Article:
Nobodyism and Ezekel Alan: Are some of us ‘Missing’ as a noun?

An interview with Ezekel Alan, author of Disposable People…

DPGrenada

I’ve been sitting on this astonishing interview I did with the mysterious new Jamaican writer, Ezekel Alan, for about two months now (for more information on Alan read Susumba.com‘s interview with him). I had hoped to continue it but time won’t permit so I’m just posting it and stating my intention to follow up with a Part 2 soon. Alan is the author of Disposable People, a novel that first came to attention when it won the Caribbean region award for best first novel in the Commonwealth Book Awards this year. Disposable People was self-published. It’s a book that animates poverty for those of us accustomed to averting our gaze from it, and does so in an imaginative, engaging yet hardcore way. His concept of ‘Nobodyism’ strikes me as the opposite of Rex Nettleford’s ‘Smaddyism’ (Somebodyism).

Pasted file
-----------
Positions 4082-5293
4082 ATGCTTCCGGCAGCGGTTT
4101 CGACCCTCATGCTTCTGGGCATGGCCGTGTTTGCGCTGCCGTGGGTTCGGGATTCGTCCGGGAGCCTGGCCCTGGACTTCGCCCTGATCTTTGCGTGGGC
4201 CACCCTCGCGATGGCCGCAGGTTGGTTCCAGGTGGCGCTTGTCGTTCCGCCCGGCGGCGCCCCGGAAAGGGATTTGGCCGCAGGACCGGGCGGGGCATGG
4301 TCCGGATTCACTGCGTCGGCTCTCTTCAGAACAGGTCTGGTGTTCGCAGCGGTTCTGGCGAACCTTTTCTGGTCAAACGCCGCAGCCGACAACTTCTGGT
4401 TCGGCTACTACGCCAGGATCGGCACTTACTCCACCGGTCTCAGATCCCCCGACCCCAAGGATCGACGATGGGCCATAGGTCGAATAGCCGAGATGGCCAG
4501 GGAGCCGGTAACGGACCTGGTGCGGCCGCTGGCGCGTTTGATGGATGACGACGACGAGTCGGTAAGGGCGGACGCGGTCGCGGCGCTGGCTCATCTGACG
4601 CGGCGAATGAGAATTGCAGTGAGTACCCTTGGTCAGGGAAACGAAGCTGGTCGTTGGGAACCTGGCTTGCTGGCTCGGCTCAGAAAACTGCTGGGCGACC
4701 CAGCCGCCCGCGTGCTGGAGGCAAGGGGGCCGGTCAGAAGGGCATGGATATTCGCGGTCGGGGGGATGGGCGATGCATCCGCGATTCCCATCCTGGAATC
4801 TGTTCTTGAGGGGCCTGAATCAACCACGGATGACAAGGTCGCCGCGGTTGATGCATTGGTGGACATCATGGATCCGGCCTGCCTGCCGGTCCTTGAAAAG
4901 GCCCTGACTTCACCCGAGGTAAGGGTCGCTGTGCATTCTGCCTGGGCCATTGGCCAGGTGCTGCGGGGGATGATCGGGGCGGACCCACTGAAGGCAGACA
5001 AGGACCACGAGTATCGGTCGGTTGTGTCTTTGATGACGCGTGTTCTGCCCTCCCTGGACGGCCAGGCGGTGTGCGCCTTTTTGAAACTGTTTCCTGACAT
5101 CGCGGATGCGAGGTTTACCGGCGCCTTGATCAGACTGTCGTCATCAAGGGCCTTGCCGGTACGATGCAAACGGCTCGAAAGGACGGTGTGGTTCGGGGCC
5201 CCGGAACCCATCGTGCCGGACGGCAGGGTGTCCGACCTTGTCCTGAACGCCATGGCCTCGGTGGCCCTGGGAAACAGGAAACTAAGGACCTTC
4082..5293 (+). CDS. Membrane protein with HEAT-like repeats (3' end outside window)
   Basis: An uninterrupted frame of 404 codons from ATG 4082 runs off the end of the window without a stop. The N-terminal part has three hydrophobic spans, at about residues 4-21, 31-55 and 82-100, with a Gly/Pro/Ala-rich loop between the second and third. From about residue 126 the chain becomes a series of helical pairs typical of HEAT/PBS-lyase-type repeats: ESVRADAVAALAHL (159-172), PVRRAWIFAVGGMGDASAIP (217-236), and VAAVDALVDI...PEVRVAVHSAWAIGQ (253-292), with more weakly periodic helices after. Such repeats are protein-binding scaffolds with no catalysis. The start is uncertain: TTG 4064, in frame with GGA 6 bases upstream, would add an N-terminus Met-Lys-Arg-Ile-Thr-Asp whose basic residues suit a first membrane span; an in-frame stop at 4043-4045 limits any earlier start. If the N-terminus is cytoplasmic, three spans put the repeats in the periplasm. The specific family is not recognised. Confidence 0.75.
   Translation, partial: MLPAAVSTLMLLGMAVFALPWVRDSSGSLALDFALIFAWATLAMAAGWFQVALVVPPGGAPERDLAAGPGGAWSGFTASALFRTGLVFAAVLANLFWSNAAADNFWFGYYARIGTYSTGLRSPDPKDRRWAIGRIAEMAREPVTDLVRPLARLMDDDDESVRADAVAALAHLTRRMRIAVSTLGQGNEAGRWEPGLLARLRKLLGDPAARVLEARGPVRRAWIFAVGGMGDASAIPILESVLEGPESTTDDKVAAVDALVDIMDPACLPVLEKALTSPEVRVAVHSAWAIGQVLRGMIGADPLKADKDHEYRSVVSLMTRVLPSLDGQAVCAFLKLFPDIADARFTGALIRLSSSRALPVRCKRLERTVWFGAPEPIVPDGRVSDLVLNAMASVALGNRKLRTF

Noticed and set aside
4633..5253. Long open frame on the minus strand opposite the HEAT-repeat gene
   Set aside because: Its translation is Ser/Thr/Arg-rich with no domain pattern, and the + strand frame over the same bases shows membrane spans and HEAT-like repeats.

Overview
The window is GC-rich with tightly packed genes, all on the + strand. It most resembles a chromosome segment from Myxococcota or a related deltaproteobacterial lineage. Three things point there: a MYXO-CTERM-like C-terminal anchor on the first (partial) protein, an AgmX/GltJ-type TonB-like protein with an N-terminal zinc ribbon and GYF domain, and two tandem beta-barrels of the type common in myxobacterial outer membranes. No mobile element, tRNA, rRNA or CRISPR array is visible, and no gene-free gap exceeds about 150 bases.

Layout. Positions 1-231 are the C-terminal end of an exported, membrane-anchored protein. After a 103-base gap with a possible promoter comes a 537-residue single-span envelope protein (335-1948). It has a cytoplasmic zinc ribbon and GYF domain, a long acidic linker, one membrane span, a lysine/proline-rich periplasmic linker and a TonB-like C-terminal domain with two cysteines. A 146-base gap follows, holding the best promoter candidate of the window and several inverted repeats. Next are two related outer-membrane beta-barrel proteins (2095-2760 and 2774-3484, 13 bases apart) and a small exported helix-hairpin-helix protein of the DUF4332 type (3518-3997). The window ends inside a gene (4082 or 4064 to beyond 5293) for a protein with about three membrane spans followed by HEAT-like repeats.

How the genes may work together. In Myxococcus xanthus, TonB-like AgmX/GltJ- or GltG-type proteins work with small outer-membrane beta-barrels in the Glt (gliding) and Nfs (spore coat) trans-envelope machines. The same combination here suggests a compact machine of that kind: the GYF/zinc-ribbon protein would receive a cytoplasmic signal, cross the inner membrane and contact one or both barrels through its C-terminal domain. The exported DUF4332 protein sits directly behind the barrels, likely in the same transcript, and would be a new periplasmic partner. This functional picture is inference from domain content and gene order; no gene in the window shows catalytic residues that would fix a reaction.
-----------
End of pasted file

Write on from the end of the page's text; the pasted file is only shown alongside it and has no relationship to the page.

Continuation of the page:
It would be cool if my readers could suggest questions they’d like me to ask him for Part 2….

AP: Disposable People is a narrative about the soul-wrenching economies of ‘Bare life’ and contemporary poverty isn’t it? As told by someone who has escaped its bony embrace into a life of privilege and policy-making. Did the little boy locked out of his home every time a primal urge took his parents haunt you into writing this book? Is the story as autobiographical as it seems?